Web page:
Fiction · Medicine & Doctors · Public health

India’s Maternal Care System, Presented via Facebook

Using hypothetical Facebook conversations and some satire, I have attempted to highlight the challenges faced by India’s poor in maternal care.

1. Almost 70% of Indians live in villages, and a majority of villages have poor govt health infrastructure and unreliable electricity supply. People manage somehow, but these ‘jugaads’ are dangerous & unsustainable. Besides, the option of private centres over govt ones tends to be very costly and often exploitative for villagers:

2. Disrespect and abuse of women during childbirth (including physical hitting) are common in much of India (mostly govt centres) and also in other ‘developing’ nations:
3. India’s govt health system has been dysfunctional for decades, but it still totters along, fuelled by the consistent and extraordinary heriosm of some of its professionals:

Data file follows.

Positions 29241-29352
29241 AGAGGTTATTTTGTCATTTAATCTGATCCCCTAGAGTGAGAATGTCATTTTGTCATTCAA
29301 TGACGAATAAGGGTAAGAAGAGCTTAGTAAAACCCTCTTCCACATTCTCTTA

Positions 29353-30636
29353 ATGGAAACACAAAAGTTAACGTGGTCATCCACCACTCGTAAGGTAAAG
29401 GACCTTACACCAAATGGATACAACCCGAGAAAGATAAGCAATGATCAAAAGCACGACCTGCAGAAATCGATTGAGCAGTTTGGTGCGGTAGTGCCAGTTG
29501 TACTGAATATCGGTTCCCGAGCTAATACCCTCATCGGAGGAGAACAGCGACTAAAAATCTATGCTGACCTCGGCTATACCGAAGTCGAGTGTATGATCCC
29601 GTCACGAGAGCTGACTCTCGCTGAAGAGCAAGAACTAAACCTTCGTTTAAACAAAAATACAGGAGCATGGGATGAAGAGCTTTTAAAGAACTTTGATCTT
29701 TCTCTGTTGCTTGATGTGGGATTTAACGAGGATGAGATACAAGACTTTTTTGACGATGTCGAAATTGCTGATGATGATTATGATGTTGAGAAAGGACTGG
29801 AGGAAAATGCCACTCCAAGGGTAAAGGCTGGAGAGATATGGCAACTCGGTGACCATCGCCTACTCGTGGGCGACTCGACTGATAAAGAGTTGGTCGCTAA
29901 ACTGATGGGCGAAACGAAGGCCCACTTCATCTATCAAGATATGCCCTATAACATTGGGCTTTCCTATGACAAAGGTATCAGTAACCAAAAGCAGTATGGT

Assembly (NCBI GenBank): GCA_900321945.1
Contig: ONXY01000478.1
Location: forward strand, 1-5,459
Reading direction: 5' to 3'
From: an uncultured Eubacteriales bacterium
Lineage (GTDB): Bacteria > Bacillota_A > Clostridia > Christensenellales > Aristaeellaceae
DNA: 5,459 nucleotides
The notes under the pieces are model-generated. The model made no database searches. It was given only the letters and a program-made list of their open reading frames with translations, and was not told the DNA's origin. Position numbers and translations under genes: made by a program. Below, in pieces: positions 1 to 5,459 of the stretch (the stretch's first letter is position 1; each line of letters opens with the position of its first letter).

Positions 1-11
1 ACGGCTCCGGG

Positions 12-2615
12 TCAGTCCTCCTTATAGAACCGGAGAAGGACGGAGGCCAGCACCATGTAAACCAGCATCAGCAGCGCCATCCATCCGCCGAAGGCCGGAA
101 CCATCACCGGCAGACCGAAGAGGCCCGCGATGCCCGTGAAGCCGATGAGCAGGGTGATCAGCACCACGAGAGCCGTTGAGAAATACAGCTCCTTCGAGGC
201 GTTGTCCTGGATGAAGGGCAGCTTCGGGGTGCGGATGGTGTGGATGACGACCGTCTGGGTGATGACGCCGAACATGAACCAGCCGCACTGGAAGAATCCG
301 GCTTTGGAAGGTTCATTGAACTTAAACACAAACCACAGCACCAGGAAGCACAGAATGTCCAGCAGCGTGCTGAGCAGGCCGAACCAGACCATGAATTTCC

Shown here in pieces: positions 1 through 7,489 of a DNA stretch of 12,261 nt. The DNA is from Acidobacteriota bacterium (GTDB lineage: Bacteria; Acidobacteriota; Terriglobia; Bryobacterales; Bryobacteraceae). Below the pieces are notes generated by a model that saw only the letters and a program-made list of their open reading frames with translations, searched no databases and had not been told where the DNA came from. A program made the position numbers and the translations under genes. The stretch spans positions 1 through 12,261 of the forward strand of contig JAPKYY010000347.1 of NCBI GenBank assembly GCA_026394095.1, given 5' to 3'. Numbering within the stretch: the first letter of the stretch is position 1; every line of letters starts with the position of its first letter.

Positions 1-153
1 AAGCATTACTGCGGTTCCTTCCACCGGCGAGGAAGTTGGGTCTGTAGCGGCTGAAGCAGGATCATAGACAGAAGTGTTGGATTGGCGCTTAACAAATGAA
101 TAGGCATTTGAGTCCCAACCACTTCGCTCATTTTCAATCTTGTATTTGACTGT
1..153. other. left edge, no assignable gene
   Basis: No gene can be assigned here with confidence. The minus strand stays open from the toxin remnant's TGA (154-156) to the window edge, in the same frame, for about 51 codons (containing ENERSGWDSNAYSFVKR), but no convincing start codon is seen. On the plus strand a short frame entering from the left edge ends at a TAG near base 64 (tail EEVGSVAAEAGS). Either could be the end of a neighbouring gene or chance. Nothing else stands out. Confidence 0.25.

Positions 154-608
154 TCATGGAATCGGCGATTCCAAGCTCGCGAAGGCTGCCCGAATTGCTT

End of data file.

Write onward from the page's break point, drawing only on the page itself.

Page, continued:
4. Our society’s obsession with the ‘male child’ needs no introduction. It also takes an unimaginable toll on the mental health of women
5. With successive govts (including the current one) refusing to spend money on poor people’s health, they have to contend with hospitals where there’s always a scarcity of beds. Two women, at times three, sleeping on d same small bed, is an embarrassing characteristic feature of India’s govt maternity system
6. Most of us have scant idea of the immensely overwhelming challenges, both in magnitude and number, faced by poor rural pregnant woman; and all these challenges are needlessly amplified by the callous staff behavior in many govt centres:
7. With successive govts (including the current one) refusing to spend money on poor people’s health, they have to contend with hospitals where there’s always a scarcity of beds. Patients lying on ‘floor beds’ is another embarrassing characteristic feature of India’s govt health system
8. (Hypothetical posts of two doctors)
As a society, we have immense double standards where we value highly our NRIs and persons working abroad, but are hardly impressed by someone who decides to work in our own villages or small towns.
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